BOSTON — For a year-and-a-half, COVID kept Joan Jordan from seeing her seven grandchildren. At the rate things are going, she fears that kind of thing could happen again.
“Now we’ve got the variant, which is affecting more of us,” Jordan said. “And if people don’t get vaccinated, they’re going to prevent me from seeing my grandchildren again. All I can do is hope.”
It is, indeed, the Delta variant likely to cause a mini-surge in cases in Massachusetts well into the fall, according to the latest projections from the University of Washington.
“The combination of people who assume I’m in good shape because I’m vaccinated, and, of course, the percentage who are not vaccinated and still susceptible to the virus are sustaining a surge in many states in the United States,” said Dr. Ali Mokdad, professor of Global Health at the University of Washington’s Institute for Health Metrics and Evaluation, which has been modeling the pandemic since last year.
Mokdad said states in the northeast, such as Massachusetts and New Hampshire, are likely to see a fall surge because they did a good job protecting residents from getting infected earlier in the summer. That gives the Delta variant plenty of victims to prey on who do not have immunity to it.
In Massachusetts, the University of Washington model sees a mid-October peak of about 7,000 infections – diagnosed, undiagnosed and subclinical. But that figure could climb as high as 17,000 if mask use and physical distancing practices are completely suspended. Conversely, around 1,000 infections are possible if universal masking is adopted.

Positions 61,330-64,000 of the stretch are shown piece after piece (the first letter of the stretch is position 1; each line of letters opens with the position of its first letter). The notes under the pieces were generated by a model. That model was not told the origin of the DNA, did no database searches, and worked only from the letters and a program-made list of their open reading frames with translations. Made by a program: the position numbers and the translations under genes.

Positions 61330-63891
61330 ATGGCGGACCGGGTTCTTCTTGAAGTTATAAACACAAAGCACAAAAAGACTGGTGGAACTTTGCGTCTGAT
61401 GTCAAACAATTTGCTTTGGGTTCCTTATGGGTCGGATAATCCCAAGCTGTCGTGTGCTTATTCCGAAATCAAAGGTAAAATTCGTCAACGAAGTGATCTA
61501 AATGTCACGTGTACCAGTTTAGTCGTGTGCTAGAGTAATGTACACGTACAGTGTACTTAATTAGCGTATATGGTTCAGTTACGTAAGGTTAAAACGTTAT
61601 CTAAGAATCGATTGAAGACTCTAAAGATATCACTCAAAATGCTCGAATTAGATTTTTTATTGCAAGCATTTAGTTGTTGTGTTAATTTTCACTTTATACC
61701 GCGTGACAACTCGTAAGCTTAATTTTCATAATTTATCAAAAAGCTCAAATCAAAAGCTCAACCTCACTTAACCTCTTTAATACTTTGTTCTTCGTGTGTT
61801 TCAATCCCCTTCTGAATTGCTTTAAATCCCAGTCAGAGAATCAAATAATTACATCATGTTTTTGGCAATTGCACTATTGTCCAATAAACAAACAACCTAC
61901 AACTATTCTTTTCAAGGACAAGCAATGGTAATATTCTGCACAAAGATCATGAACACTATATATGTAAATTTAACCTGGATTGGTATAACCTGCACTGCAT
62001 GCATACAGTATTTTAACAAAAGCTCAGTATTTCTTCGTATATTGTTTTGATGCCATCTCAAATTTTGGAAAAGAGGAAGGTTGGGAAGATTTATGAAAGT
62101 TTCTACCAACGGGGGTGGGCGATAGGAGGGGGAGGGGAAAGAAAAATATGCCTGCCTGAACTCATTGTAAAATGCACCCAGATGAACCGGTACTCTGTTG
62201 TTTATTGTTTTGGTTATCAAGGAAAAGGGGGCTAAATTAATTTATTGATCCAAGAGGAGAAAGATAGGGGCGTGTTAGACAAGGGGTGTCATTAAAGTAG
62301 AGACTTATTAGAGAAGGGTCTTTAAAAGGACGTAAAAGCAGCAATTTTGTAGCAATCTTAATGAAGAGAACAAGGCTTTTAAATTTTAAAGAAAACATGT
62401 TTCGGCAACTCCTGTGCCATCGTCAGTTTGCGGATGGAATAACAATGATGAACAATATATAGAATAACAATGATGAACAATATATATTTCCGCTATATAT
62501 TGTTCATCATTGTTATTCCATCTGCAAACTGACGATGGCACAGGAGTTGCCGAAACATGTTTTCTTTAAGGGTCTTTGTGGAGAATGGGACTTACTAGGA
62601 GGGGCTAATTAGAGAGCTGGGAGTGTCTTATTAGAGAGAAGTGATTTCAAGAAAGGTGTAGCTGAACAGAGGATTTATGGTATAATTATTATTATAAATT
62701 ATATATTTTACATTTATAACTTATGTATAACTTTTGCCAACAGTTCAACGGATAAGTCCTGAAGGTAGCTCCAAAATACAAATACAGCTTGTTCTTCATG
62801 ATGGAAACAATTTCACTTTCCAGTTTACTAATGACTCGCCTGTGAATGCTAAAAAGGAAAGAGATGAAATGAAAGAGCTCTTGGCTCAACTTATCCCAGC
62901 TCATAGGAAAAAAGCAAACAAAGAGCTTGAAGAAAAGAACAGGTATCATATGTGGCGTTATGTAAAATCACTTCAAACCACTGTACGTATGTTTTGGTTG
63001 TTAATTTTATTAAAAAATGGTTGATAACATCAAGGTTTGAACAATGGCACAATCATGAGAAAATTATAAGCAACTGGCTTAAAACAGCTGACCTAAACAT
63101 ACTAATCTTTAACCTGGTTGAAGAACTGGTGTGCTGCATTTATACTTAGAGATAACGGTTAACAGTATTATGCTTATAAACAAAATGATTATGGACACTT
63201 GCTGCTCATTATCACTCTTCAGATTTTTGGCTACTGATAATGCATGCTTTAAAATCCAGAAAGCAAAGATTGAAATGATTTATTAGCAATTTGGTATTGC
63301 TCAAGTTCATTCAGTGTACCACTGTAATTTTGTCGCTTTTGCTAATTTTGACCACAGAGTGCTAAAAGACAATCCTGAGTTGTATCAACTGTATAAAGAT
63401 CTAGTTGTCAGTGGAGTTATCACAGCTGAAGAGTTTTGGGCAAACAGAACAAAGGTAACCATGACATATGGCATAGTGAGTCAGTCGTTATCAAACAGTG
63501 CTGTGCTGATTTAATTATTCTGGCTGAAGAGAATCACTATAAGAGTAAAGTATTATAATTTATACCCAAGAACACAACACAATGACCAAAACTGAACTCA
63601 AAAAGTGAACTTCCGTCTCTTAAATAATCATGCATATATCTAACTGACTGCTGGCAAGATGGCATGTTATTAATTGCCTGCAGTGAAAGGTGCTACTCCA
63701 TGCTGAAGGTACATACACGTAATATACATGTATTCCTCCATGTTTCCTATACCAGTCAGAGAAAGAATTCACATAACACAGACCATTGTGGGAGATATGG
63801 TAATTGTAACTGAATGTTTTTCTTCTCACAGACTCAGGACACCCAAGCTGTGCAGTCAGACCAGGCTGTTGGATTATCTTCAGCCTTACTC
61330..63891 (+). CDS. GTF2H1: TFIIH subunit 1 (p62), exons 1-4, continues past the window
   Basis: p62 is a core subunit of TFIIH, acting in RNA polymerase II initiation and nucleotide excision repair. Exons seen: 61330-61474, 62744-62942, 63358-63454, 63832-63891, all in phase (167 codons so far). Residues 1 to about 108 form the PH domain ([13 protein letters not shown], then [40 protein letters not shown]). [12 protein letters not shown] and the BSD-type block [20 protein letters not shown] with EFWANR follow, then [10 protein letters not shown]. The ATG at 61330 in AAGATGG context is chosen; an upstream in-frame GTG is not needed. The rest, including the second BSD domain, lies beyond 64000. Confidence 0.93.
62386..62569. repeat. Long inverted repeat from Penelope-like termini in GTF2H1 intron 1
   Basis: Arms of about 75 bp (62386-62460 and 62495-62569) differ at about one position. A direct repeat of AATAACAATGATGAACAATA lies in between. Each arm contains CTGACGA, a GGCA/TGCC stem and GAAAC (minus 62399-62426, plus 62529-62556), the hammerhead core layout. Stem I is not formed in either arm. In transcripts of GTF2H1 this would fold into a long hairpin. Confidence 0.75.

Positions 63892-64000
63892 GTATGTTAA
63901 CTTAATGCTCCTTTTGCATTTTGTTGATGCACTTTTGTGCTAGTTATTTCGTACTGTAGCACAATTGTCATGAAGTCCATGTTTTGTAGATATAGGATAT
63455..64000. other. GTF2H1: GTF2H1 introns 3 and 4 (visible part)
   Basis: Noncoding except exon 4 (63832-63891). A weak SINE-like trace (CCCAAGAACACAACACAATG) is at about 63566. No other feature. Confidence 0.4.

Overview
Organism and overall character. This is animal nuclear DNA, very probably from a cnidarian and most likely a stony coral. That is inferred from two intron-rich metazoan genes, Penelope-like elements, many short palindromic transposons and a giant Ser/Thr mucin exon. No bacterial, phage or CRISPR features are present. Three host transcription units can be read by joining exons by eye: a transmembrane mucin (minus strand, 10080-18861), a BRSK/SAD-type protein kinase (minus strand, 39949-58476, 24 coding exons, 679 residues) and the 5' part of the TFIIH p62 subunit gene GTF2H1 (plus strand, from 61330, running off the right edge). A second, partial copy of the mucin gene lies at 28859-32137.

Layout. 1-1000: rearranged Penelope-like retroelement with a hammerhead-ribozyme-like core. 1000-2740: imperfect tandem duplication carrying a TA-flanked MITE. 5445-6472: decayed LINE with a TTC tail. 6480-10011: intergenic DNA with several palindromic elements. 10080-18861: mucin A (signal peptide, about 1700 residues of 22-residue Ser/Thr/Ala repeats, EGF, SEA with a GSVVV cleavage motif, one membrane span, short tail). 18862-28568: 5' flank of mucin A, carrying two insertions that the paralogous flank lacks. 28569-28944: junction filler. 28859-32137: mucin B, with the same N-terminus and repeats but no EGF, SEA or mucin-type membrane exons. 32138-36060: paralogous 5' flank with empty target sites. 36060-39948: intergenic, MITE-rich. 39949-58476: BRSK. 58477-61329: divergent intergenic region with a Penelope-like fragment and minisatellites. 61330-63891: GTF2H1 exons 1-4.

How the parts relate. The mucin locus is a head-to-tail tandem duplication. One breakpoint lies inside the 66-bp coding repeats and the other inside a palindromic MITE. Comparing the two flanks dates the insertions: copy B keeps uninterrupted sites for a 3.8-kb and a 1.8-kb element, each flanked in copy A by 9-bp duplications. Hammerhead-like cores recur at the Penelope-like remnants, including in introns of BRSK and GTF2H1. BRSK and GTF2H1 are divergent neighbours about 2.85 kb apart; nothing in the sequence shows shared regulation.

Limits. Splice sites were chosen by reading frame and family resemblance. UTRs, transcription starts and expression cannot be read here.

The promising news is that the surge in infections will be relatively short-lived, with a long, broad decline projected to last through December. However, daily infections, including undiagnosed ones, could remain in the 5,000 to 6,000 range for months, the model projects.
None of this is set in stone. Possible confounding factors for the better include a sudden burst in the state vaccination rate – which seems highly unlikely – and more widespread use of masks and distancing. Possibly tipping things in COVID’S favor: a new variant could enter the picture, Mokdad said. And holiday travel might ramp up the infection rate for a number of reasons.
Total deaths by December 1, 2021 will likely total just over 20,000, the model projects, but could nudge closer to 22,000 in a worst-case scenario.
Meanwhile, the model shows vaccination rates in Massachusetts have nearly peaked. At present, 69% are fully vaccinated. By December 1, 2021, the model predicts a modest rise to 73%. Mokdad said that likely represents the best Massachusetts can do.
“Unfortunately, our country is divided when it comes to the vaccine,” Mokdad said. “A large segment of the population is very keen on not getting vaccinated. And there are so many rumors out there and we need to address them.”
Dr. Justin Lessler, a professor of epidemiology at the University of North Carolina, also works on COVID modeling. His group regularly puts out a composite model that incorporates several different models to give a broader picture of pandemic possibilities. COVID, he said, has proven a tough virus to make predictions about.
“The rapid changes we’re seeing from new variants and, I think, rapid swings in recent months in how people are responding to the virus have really caused difficulty in making any meaningful projections,” Lessler said.
On top of that, Lessler said disease forecasting is a lot like weather forecasting in that the further out you go, the less you really know.
“We can kind of tell you something about what will happen in the next few weeks based on the current trends,” Lessler said. “And we can tell you that ultimately immunity will win out and cases will go down to very low levels, at least severe and hospitalization cases. But in between, we can do no better than the Farmer’s Almanac, often. Just like in weather, we can’t tell you exactly what’s going to happen on the third Wednesday of October for the weather or for COVID.”
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